Our Sibila Vargas is live in Hollywood with some dance moves of her own.

Sibila, I`m guessing the tango is your dance.

SIBILA VARGAS, CNN CORRESPONDENT: Hey, how did you guess? And the salsa. And the rumba. I`ve got more.

Well, if you`ve got dance fever, you`re definitely not alone. "Dancing with the Stars" coaxed 18.6 million viewers to the small screen last week, according to Nielson Media Research. It was by far the most popular show of the normally quiet summer week. Its rerun last week even made Nielson`s top ten.

So, SHOWBIZ TONIGHT decided to see what all the fuss was about. We put on our dancing shoes and went "Dancing with the Stars."


VARGAS (voice-over): From the Viennese waltz to the samba.

Emotional good-byes.

UNIDENTIFIED MALE: I`m so lucky I had a fabulous partner who would try anything.

VARGAS: To near wardrobe malfunctions.

UNIDENTIFIED FEMALE: Nice cover with the wardrobe malfunction.

VARGAS: ABC`s summer reality show, "Dancing with the Stars," is sweeping audiences off their feet.

JENNIFER ARMSTRONG, "ENTERTAINMENT WEEKLY": It`s just one of those strange magical combinations of things that comes together as the exact right time in the exact right season, and just works.

VARGAS: The concept is simple. Celebs partner with professional dancers, and fans help determine who stays in the competition. Dance studio director Kent Sterling today SHOWBIZ TONIGHT he thinks he knows why people are responding.

KENT STERLING, DANCE STUDIO DIRECTOR: Deep inside they`re saying to themselves, when they`re watching other people dance, they`re saying, "Oh, I`d love to be able to do that."

So, you know, at home, in the privacy of -- you know, in their living room they can turn that on and kind of fantasize and watch others dance. And, again, sometimes it gives a few of them courage to do it themselves.

UNIDENTIFIED MALE: Welcome to the quarterfinals.

VARGAS: Recent films like the critically acclaimed documentary "Mad Hot Ballroom" and Richard Gere and Jennifer Lopez`s "Shall We Dance?" are adding to the ballroom blitz. The attendance (ph) is up, and the number of professional ballroom competitions are at an all-time high.

STERLING: They were able to see Richard Gere and the other actors in that movie taking the dance lessons and having fun with it.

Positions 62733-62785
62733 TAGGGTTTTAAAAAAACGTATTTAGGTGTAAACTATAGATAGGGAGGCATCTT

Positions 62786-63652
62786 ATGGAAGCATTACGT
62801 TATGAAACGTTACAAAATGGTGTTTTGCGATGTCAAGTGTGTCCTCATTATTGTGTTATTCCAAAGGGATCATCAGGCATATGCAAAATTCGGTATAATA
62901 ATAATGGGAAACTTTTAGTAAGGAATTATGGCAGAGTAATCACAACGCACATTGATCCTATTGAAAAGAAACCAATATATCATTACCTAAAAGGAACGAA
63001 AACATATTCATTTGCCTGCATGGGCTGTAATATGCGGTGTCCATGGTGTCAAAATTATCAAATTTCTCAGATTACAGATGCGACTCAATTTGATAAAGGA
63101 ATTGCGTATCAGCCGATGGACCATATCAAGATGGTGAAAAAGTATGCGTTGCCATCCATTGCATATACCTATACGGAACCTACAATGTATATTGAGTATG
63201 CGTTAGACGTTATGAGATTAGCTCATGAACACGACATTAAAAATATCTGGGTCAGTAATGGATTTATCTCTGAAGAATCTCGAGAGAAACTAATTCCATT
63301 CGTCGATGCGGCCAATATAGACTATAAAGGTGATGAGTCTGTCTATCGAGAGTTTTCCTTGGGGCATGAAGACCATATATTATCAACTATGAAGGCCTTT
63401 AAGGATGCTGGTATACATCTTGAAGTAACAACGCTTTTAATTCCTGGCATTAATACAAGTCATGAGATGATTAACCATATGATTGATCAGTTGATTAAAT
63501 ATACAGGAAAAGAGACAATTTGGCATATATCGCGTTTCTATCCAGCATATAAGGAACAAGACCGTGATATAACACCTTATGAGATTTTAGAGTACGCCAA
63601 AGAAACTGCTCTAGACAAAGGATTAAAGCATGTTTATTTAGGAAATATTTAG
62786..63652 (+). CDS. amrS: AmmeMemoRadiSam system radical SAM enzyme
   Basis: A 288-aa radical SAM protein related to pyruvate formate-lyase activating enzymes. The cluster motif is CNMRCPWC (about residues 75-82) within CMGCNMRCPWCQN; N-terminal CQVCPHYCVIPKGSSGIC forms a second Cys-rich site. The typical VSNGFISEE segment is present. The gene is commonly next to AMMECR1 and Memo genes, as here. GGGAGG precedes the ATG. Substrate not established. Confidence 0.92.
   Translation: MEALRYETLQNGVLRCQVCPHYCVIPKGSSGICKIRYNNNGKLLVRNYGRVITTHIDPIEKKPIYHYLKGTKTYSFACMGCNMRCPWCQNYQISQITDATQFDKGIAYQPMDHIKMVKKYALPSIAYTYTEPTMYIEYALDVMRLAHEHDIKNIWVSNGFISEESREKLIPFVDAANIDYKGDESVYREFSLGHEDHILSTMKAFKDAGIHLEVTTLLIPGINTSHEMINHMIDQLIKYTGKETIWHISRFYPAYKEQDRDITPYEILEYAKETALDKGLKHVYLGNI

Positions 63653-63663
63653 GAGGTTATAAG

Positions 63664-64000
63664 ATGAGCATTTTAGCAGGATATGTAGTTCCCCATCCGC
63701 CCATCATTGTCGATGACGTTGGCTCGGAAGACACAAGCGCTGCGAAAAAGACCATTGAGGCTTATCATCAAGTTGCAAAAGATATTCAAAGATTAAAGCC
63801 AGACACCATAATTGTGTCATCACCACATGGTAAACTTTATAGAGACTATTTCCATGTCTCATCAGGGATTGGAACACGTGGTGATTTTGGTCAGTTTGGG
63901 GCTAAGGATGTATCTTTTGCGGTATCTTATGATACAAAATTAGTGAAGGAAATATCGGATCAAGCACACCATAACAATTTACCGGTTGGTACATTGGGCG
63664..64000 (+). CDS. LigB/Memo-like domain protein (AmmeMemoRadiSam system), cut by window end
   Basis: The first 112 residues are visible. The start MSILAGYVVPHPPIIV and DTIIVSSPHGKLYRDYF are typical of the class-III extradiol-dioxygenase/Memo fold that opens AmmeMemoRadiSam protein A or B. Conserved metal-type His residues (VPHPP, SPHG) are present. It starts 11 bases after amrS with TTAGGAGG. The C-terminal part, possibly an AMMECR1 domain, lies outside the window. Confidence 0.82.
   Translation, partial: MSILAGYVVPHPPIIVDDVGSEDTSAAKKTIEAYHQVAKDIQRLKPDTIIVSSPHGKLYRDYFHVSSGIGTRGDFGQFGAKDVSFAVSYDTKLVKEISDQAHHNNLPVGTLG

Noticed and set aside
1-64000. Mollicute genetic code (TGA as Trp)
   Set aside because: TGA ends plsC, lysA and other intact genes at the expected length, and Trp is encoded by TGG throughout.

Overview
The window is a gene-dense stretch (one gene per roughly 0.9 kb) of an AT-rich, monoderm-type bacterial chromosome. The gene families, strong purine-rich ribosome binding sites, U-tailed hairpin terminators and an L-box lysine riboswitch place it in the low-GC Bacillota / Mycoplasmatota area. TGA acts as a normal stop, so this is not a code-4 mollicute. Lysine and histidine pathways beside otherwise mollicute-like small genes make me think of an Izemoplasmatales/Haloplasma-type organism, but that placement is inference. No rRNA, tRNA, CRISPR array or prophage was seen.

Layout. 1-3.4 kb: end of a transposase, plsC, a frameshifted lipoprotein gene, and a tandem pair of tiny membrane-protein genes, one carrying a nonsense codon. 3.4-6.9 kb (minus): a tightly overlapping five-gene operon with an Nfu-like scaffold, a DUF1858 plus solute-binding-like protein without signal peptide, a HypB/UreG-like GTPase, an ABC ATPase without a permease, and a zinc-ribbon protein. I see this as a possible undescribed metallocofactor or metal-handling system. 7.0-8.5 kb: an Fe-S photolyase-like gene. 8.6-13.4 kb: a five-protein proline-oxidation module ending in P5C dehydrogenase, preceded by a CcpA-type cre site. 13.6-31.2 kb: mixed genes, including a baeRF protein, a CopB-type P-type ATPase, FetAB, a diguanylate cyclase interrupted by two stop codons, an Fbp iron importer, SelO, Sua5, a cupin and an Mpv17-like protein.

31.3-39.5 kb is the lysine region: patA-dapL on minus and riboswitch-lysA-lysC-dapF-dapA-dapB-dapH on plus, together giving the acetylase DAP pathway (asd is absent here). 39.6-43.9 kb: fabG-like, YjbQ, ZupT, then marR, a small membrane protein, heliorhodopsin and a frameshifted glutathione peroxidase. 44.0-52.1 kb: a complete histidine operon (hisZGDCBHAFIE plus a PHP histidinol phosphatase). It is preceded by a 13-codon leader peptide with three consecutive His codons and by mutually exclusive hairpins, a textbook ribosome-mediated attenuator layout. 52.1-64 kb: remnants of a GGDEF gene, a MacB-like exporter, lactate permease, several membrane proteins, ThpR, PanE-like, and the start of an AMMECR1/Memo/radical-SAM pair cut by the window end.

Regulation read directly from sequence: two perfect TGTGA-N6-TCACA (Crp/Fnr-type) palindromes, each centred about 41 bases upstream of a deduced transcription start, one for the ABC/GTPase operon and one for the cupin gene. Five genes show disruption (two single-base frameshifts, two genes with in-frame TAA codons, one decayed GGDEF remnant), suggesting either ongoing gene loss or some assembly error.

VARGAS: Well, with all this talk of dancing, I decided to have a little fun with it. I met with "Dancing with the Stars" underdog Kelly Monaco of "General Hospital" and her partner, who gave me a few pointers.

(on camera) Exactly.

MONACO: Oh, girl, you can move!

VARGAS: I have the Latin in me.

(voice-over) Mastering the turn, however, would take a little time.

MAZO: One, two, three.

There you go.


VARGAS (on camera): Woo! OK.

(voice-over) But as fan favorite John O`Hurley as "Seinfeld" fame reminded me, it`s all about having fun.

JOHN O`HURLEY, ACTOR: It is what it is and let`s just throw up the floor and have the time of our lives. And that`s all we do. We just look in each other`s eyes and let the moment carry us. And that`s for the joy of this entire experience.


VARGAS: And you can watch John O`Hurley and Kelly Monaco face off on tonight`s finale. It`s on ABC.

And with the success of "Dancing with the Stars," you can bet there`s going to be a lot more to follow. In fact, FOX and TLC are already working on dance shows of their own. So expect a lot of two- stepping, Karyn.

And I`ll continue to work on my spin.

BRYANT: You do. Very nicely done, Sibila Vargas. Thanks for joining us.

So what is a better story, the runaway bride or Martha Stewart going to jail? We`ll have the results of a new poll, next.

CARROLL: Plus, is Lil` Kim going to the big house? We have the scoop on her sentence coming up.

BRYANT: And, did Janice Dickinson quit as a judge on "America`s Next Top Model," or was she fired? We`ll ask her about that and much more when she joins us live. That`s coming up.

Now tonight`s "Entertainment Weekly Great American Pop culture Quiz." Which actor filmed a cameo in "Ocean`s 12" that didn`t make a final cut? Was it Peter Fonda, Jack Nicholson, Warren Beatty or David Carradine? We`re going to come right back with the answer.


BRYANT: Once again tonight`s "Entertainment Weekly Great American Pop Culture Quiz." Which actor filmed a cameo in "Ocean`s 12" that did not make the final cut? Was it Peter Fonda, Jack Nicholson, Warren Beatty, or David Carradine? The answer is A. Peter Fonda.

Well, Lil` Kim is going to be doing a little time in jail. In New York today, the rapper was sentenced to a year and a day in prison for lying to a federal grand jury to protect friends involved in a shooting outside a radio station. She was also fined $50,000.

The shootout happened back in 2001, when Lil` Kim`s entourage crossed paths with a rival rap group. Lil` Kim could have faced up to 20 years behind bars.

CARROLL: Martha Stewart is just about done with her sentence. But do people find that more fascinating than the story of the runaway bride? Well, tonight, more fascinating results from a "Parade" magazine poll that SHOWBIZ TONIGHT was first to bring you last night.

So what`s the most fascinating real-life crime drama? The runaway bride got most of your attention: 24 percent of you find her story most intriguing. Martha Stewart`s not-so-good stock sale story is just behind, with 22 percent. Followed by the recently acquitted Michael Jackson; 21 percent of you think Michael`s trial was the most thrilling.

And what`s your opinion of the paparazzi? Fifty-eight percent of you think the paparazzi should only take celebrity photos on the red carpet and at other industry events. Eighteen percent feel they should be able to photograph celebs at any time in public. Fourteen percent think celebs are fair game, anytime, anywhere. Only 10 percent think the paparazzi should just leave celebrities alone.